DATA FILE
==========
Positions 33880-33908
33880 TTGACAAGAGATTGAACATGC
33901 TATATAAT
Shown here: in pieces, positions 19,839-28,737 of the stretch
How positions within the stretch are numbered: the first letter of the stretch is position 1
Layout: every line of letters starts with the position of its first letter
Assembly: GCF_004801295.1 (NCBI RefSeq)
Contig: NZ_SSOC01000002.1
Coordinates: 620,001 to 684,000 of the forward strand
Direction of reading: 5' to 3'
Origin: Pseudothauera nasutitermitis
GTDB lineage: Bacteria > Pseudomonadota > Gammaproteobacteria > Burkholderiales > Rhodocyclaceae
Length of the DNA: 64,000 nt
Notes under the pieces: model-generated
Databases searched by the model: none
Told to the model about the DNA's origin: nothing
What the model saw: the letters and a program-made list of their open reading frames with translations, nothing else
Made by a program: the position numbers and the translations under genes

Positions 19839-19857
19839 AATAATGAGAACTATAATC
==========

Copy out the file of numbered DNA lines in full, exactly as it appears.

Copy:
Positions 33880-33908
33880 TTGACAAGAGATTGAACATGC
33901 TATATAAT
Shown here: in pieces, positions 19,839-28,737 of the stretch
How positions within the stretch are numbered: the first letter of the stretch is position 1
Layout: every line of letters starts with the position of its first letter
Assembly: GCF_004801295.1 (NCBI RefSeq)
Contig: NZ_SSOC01000002.1
Coordinates: 620,001 to 684,000 of the forward strand
Direction of reading: 5' to 3'
Origin: Pseudothauera nasutitermitis
GTDB lineage: Bacteria > Pseudomonadota > Gammaproteobacteria > Burkholderiales > Rhodocyclaceae
Length of the DNA: 64,000 nt
Notes under the pieces: model-generated
Databases searched by the model: none
Told to the model about the DNA's origin: nothing
What the model saw: the letters and a program-made list of their open reading frames with translations, nothing else
Made by a program: the position numbers and the translations under genes

Positions 19839-19857
19839 AATAATGAGAACTATAATC